Professor Usha Goswami

Professor of Cognitive Developmental Neuroscience, University of Cambridge


Literacy for all; Language learning; Cognitive developmental neuroscience



Uncovering the roots and rhythms of language learning

How do we first learn language? It’s a question that’s fascinated experts in linguistics for decades, and now neuroscience is revealing an answer. Usha and her team are uncovering the roots of language acquisition—and making it possible to spot developmental language disorders earlier so we can develop effective therapies.


Usha’s neuroscience research suggests that rhythm is the hidden factor in how children learn and process speech—and how they relate speech sounds to written words. All infants and young children benefit from hearing lots of rhythm and rhyme: like being told stories with repetitive rhythms, singing, and playing clapping games to language. For people with dyslexia or DLD, these activities can also form the basis of therapeutic intervention that helps the brain to make important connections between rhythm and syllable patterns.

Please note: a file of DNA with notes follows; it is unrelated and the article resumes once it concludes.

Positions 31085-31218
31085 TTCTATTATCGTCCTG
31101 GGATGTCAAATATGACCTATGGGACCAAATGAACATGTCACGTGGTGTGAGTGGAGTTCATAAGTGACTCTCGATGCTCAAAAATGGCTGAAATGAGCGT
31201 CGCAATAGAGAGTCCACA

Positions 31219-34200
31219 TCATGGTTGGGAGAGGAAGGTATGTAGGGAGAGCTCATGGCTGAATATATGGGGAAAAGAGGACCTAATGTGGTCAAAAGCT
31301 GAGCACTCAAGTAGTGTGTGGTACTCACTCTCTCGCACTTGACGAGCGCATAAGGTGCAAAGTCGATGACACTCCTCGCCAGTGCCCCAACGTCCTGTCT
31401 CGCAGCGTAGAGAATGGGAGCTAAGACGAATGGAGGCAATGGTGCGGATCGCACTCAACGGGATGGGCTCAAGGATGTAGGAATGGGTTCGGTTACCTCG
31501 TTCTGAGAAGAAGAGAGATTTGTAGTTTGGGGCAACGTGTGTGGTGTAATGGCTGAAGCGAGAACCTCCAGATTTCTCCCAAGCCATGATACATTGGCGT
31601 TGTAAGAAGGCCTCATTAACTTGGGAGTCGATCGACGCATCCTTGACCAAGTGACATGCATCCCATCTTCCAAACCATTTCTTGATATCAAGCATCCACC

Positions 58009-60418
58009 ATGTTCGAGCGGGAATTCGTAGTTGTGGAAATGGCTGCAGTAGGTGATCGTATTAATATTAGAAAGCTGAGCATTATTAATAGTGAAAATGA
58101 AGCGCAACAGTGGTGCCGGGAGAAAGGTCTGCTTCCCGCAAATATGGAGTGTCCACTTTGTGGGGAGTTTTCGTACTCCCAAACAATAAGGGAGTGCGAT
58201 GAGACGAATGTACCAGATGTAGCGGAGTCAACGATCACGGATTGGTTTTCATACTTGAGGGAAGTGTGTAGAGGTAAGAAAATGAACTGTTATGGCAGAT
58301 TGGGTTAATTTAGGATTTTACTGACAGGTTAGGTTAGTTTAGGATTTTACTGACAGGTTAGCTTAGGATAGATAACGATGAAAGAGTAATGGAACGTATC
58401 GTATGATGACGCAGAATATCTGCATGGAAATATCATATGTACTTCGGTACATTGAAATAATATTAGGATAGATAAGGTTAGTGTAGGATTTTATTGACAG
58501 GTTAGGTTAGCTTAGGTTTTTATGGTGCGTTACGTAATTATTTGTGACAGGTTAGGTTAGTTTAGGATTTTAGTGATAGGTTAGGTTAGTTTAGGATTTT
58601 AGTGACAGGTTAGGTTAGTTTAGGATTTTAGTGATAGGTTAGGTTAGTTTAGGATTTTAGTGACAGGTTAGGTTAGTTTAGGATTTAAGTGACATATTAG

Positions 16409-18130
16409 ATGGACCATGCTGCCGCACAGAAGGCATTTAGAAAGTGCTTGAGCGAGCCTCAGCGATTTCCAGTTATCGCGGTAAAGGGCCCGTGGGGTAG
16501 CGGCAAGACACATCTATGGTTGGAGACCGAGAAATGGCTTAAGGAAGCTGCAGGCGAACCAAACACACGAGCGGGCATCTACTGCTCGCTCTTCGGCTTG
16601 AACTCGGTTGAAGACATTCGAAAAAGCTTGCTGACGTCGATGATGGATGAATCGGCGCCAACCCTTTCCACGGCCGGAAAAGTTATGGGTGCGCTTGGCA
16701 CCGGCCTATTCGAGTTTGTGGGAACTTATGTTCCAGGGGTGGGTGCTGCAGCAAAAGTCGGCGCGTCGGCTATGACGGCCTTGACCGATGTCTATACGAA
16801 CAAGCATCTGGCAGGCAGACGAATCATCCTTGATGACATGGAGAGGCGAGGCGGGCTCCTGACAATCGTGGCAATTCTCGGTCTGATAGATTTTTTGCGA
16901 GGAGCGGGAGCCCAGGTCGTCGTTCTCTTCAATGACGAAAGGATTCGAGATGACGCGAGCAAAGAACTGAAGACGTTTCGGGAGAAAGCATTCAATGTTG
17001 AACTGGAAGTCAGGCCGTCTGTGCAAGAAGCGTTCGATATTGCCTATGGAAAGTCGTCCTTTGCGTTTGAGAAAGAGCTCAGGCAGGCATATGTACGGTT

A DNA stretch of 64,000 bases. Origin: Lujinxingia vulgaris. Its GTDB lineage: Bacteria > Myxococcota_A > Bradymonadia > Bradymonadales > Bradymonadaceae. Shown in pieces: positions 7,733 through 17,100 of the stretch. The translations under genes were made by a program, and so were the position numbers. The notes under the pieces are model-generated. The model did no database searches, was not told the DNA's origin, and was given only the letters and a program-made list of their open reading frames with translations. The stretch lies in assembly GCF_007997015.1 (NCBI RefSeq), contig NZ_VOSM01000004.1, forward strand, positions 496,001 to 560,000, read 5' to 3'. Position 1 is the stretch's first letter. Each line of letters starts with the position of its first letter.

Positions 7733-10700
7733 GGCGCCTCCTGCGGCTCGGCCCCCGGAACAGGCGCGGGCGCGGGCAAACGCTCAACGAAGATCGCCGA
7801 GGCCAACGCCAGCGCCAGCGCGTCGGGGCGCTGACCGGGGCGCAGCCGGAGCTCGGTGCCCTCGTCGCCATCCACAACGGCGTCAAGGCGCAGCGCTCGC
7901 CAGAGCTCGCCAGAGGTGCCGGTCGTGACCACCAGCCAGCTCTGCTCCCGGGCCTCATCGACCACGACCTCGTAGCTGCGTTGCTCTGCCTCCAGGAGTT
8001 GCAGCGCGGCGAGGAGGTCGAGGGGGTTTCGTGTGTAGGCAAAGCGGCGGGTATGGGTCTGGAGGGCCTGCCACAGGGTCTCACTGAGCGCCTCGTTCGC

In one potential therapy, Usha’s team monitor adult brain patterns while they listen to a story and watch a spaceship on a screen. When their brain starts optimizing processing of the linguistic rhythm patterns, the spaceship takes off—a way to practice, reinforce, and speed up an instinctive response.


For Usha, who is a Yidan Prize laureate, one of the big advantages of working with philanthropic funds is being able to attach projects together—and widen the scope of research. She has a number of PhD students working alongside her including scholars supported by other foundations, exploring therapies in primary schools.

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